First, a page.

Egyptian Foreign Ministry spokesman Ahmed Abu Zeid told CNN torture is illegal in Egypt and all suspected cases of torture are prosecuted.
      He also said a committee was formed to investigate the allegations of enforced disappearances adding, “the Public Prosecution investigates all such allegations, and takes the appropriate legal procedures in every case to ensure that the law is enforced, and that those guilty of violations are held accountable.”
      Rights groups say they have seen no evidence to support this claim. The court hearings of hundreds like Aser Mohamed remain postponed; while other families are enforced to wait for word of their loved ones.
      https://www.cnn.com/2016/07/12/middleeast/amnesty-egypt-disappearance/

      Egypt
      July 13, 2016 at 4:46 pm
      Reply

  2. Essau Chulu, you are a disgrace to the legal fraternity world over. How did you expect the auditors to identify foreign from a voters’ register. The task given to them was validate the documents you gave them and not to carry out forensic audit.

    As I write this peace Mumbi Phiri is addressing Malawians who have been registered to vote in Zambia

    Rachel Kaunda
    July 13, 2016 at 12:11 pm
    Reply

  3. I now know why UPND keeps losing.
    You can’t keep insulting people who don’t support you when you know those who support you are few – how do you hope to increase the number? Those you insult they cannot move to join you after receiving your insults.
    Last time you said those who voted for PF were not thinking, and you go to them this time to ask for their vote, after your insult they should pay you a vote for that? No way.
    This is the reason why UPND will not gain the required numbers.

    advice
    July 13, 2016 at 1:00 pm
    Reply

    • THIS YEAR PF WILL LAMENT

      maguys
      July 13, 2016 at 1:05 pm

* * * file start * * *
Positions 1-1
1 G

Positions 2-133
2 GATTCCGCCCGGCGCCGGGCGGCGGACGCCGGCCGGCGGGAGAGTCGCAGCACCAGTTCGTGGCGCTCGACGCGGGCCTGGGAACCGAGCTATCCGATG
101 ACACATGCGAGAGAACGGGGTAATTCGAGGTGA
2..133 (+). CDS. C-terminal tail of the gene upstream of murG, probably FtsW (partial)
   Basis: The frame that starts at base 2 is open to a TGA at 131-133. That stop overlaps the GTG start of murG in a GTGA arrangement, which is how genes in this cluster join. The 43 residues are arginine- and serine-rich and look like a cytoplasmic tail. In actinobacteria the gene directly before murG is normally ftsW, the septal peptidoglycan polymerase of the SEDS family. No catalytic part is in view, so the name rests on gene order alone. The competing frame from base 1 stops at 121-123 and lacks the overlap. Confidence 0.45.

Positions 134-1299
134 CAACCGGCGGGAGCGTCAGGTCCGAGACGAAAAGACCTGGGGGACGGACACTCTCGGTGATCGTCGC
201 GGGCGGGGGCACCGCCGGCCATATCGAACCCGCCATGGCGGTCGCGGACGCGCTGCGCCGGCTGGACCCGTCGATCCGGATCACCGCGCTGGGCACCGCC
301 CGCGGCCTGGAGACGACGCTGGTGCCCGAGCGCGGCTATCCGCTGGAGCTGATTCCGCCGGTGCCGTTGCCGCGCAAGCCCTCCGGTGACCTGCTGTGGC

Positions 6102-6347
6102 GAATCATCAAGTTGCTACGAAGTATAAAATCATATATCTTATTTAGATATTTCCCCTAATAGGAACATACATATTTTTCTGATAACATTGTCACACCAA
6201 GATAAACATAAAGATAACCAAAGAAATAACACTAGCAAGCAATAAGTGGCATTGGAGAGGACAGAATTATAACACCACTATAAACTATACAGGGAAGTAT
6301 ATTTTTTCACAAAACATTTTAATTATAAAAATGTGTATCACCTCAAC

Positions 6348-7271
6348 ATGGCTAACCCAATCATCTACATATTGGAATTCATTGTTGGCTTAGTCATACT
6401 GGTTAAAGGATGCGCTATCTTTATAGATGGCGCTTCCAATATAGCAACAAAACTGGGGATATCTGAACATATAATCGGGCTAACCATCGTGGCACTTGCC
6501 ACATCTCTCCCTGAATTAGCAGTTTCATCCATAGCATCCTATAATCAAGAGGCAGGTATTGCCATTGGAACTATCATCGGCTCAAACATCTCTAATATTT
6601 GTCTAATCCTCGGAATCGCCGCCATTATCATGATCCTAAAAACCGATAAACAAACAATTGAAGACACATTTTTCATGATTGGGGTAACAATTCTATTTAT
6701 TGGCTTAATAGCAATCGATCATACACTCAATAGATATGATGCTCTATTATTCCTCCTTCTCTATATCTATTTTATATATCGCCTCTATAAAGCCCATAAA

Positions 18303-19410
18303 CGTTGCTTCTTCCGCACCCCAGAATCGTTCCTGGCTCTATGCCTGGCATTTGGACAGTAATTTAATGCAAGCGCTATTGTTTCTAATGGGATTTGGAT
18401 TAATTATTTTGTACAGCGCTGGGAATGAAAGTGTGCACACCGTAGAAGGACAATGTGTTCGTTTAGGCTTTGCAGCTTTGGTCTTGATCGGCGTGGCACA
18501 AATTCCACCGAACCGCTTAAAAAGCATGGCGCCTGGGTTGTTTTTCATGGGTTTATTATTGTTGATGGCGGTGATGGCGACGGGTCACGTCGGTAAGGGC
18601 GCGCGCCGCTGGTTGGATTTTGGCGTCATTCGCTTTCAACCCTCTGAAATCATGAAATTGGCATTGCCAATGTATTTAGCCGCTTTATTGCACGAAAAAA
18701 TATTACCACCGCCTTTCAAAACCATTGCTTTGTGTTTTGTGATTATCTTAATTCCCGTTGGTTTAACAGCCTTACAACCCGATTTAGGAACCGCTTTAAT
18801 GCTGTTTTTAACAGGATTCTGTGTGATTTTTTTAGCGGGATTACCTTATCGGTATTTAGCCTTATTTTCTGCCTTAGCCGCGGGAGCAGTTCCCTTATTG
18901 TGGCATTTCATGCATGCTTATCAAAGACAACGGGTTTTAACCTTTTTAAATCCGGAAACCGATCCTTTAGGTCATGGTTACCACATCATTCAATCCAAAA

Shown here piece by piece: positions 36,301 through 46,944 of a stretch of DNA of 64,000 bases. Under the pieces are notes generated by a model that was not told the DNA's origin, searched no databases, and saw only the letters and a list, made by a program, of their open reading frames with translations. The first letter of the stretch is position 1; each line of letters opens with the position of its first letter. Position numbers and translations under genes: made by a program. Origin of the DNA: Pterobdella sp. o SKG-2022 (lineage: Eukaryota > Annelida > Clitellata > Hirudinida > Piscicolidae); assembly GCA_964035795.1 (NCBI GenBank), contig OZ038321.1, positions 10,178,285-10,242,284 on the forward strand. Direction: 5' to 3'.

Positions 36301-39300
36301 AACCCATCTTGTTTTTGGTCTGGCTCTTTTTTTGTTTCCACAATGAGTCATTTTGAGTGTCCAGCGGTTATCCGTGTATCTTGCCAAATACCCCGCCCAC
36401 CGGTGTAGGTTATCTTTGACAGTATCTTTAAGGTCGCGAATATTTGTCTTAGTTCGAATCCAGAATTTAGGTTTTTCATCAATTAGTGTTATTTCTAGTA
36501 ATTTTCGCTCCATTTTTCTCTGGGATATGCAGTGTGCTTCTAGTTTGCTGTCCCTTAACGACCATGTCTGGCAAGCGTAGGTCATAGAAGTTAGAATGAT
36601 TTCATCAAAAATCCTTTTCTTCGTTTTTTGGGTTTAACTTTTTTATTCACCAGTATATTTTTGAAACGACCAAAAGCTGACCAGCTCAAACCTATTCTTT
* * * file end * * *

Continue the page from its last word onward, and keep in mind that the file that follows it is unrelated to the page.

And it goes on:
Reply

    • I voted PF last time with a view of continuity of the plans that Sata left. in the past 1.6 year things have gone so bad in the country. I can’t vote for PF again.

      Mudiwa
      July 14, 2016 at 12:10 am
      Reply

  4. when are those arbonomarlities going to controlled so that there is time to audite the final one.Ecz are not realy doing they job.how can we using voter’s cards for 2005 when people are dying chickens. we must be chernging registers every after 5years

    KBM
    July 13, 2016 at 1:12 pm
    Reply

  5. To be fair, I suggest all political parties to go through the 142,383 who were ineligible to vote and have been removed from the voter’s register for transparent reason and for all parties to be convinced.
    LEE.

    Leah
    July 13, 2016 at 2:34 pm
    Reply

  6. ? cry babys when are you going to stop crying bamamba

    Chikubabe
    July 13, 2016 at 2:42 pm
    Reply

  7. no

    Benjamin mwansa
    July 13, 2016 at 3:05 pm
    Reply

  8. It is such a shame that the 2016 voter’s register audit findings in Zambia have shown that 132,837 voters on the voter’s register are sharing National Registration Card numbers while 2,555 people shared NRC numbers, names and dates of birth. What this means is that there is a good number people ineligible to vote whose names are in the register.

    There is therefore need for corrective measures for voters in Zambia to prove their Identity in this year’s elections.

    We suggest that the names of all the people with questionable backgrounds should be published and stopped from voting next month.

    We do not want a situation where the courts will find that thousands of votes were illegal. When people ineligible to vote in elections do so the democratic system breaks down; elected officials lose legitimacy, and the people lose faith in the system. This is not want we want to happen in Zambia.
    We do not want to have an election fraud like what happens in some countries which I will not mention.
    We are therefore asking ECZ to do something about these irregularities before it is too late, because it is better late than never.
    If what we are requesting ECZ to do is not done, the right to vote guaranteed by the constitution and by the Zambian people will be under attack.
    Fellow citzens this great country is beyond each one of us individually. Lets uphold Zambia’s laws about Voters ID registration. This is our declaration.

    Dr Imasiku Liamunga
    July 14, 2016 at 5:49 am
    Reply